Dubai eateries confused about styrofoam cup ban

Dubai eateries confused about styrofoam cup ban

Ministry of Economy bans styrofoam cups for serving hot and sour beverages; municipality says they are perfectly safe.

By Salah Al Deberky/staff Reporter

Published: Wed 18 Feb 2015, 1:56 AM

Last updated: Thu 25 Jun 2015, 10:27 PM

Dubai — Even as the Ministry of Economy’s Consumer Protection Department banned the use of styrofoam cups for serving hot and sour beverages last week, the Dubai Municipality on Sunday issued a statement saying they are perfectly safe.

The Consumer Protection Department had cited “local and international studies” to show that they harm human health, while the municipality said it has not received any negative report from international bodies on the issue.

Even the Sharjah Municipality has banned the use of plastic and foam cups to serve hot beverages.

Terming reports doing the rounds on the social media and those by the local media “unclear”, the municipality said there is no corroborated report that banned the use of styrofoam.

The municipality in its statement said if foam cups prove to cause cancer or any diseases, it would be the first entity to ban it.


Styrofoam cups are widely used in cafeterias and restaurants in the UAE to serve tea to customers. Eatery owners and staff in Dubai said they are confused on whether its use is banned or not.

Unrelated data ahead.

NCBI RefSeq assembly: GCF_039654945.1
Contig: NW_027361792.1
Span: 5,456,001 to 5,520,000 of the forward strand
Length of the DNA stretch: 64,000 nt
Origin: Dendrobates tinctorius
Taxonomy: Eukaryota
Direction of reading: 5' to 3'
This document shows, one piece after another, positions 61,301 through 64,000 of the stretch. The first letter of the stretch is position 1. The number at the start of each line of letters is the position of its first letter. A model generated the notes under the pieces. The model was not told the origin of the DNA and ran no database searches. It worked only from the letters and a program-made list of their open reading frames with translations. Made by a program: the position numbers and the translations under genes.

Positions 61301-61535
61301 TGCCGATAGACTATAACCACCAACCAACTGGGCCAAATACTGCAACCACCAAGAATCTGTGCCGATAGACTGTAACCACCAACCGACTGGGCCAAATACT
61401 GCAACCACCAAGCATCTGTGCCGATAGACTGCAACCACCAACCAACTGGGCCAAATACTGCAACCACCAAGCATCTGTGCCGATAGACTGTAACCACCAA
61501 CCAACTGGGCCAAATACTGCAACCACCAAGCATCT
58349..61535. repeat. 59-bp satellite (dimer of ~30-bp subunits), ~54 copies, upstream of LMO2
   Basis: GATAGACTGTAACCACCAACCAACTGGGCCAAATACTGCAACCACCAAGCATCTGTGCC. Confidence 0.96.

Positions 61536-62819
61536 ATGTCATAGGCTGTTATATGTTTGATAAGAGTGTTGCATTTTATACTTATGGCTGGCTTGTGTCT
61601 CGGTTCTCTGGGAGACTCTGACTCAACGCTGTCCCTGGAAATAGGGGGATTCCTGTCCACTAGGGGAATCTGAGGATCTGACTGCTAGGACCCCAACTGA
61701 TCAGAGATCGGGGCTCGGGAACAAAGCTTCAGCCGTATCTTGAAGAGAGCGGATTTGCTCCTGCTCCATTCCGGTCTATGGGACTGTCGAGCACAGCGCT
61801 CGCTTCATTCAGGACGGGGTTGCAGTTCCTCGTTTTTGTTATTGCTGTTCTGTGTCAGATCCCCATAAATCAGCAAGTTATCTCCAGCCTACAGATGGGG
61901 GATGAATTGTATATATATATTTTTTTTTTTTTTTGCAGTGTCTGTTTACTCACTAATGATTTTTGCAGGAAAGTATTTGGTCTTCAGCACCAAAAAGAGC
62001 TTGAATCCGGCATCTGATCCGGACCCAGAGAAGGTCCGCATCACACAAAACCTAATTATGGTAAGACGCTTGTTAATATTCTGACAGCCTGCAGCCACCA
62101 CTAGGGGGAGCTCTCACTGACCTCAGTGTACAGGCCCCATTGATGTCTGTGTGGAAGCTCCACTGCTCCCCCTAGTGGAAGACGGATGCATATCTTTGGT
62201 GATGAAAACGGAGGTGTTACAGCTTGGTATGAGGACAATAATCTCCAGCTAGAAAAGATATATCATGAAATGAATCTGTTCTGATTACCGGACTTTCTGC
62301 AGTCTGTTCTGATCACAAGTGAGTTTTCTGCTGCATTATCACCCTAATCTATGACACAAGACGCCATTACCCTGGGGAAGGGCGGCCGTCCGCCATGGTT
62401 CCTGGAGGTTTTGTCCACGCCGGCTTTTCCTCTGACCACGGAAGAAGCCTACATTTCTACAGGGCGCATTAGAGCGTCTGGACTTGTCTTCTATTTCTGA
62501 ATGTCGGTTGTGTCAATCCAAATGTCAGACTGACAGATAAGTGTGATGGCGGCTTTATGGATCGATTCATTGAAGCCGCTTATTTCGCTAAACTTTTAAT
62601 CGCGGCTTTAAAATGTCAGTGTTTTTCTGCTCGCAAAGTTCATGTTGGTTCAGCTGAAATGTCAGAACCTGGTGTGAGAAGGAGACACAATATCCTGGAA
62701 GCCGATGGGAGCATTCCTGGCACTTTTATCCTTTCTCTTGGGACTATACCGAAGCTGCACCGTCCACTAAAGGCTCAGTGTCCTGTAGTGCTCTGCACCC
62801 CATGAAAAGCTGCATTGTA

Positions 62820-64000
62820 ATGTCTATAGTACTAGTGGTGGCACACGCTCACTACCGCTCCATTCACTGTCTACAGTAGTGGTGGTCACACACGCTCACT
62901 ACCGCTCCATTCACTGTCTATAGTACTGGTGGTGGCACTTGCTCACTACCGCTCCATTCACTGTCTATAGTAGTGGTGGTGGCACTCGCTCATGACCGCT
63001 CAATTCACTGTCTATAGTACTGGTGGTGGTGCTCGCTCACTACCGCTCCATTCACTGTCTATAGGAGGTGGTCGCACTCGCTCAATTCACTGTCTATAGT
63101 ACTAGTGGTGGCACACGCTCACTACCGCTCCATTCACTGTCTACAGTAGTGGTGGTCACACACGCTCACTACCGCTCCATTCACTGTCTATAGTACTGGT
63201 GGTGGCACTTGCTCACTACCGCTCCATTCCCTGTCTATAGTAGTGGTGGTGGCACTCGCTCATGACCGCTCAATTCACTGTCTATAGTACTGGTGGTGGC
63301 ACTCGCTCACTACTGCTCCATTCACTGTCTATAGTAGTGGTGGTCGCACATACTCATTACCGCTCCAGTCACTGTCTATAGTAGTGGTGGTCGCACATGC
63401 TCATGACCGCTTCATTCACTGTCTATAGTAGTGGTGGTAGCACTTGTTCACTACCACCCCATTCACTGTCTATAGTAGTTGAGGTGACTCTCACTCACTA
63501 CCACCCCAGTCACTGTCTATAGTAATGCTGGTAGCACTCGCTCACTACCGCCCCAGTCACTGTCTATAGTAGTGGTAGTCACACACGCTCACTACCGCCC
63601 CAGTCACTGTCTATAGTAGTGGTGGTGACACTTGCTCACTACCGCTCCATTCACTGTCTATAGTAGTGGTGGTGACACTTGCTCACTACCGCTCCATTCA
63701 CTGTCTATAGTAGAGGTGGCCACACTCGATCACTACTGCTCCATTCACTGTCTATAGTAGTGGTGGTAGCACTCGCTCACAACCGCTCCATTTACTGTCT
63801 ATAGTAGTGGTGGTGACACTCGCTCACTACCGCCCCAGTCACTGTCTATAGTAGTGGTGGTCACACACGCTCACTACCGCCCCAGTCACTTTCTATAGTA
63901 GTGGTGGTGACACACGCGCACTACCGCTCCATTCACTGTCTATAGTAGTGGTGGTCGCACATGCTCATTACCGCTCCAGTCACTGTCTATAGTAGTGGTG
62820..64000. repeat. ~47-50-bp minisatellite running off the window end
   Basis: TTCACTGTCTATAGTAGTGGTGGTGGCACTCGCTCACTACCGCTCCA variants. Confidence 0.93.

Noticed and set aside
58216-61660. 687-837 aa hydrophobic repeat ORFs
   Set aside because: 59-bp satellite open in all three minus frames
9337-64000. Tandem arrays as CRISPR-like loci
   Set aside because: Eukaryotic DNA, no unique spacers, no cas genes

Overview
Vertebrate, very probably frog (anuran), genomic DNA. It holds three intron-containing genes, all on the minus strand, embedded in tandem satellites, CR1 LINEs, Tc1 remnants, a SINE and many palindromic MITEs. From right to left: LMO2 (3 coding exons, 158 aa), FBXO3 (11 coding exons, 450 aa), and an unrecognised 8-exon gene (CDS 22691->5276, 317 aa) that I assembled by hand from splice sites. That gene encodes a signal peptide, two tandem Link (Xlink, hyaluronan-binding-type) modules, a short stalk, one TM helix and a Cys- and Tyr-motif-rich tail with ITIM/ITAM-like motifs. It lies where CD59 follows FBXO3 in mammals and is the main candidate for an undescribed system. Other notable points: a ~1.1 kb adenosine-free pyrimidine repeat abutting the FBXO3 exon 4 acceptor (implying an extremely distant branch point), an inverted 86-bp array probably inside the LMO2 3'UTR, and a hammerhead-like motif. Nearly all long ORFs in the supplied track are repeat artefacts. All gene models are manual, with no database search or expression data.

Saying he has not received any information on a ban, one of the owners said: “We are confused. What will happen if a Ministry of Economy inspector visits us and issues us a fine for using foam cups?”

Anjaya, an Indian worker at a restaurant in Deira, said: “We have not received any notice to ban serving tea in foam cups. In the past, we used to serve tea in plastic cups, but after the Dubai Municipality sent us a notice to stop using it to serve tea, we switched to foam cups.

“Some customers did inform us that they read reports in newspapers that the Ministry of Economy banned its use. But we have not received any notice from any government entity in this regard.”

Anjaya said some customers are insisting that they serve tea to them in paper cups. “We don’t have paper cups. We even contacted the Dubai Municipality to understand if there is a ban, but there wasn’t.

“What will happen if a customer complains to the Ministry of Economy that we used foam cups? Will we be fined?”

Abdullah Shaikh, an Indian working at a cafeteria, said: “Since the past two days, clients have been asking us to serve them hot beverages in paper cups instead of foam ones. They threatened to take the issue to the Ministry of Economy.

“I have kept newspaper clippings in which the (Dubai) municipality has denied that there is a ban to reassure customers about its safety.” -

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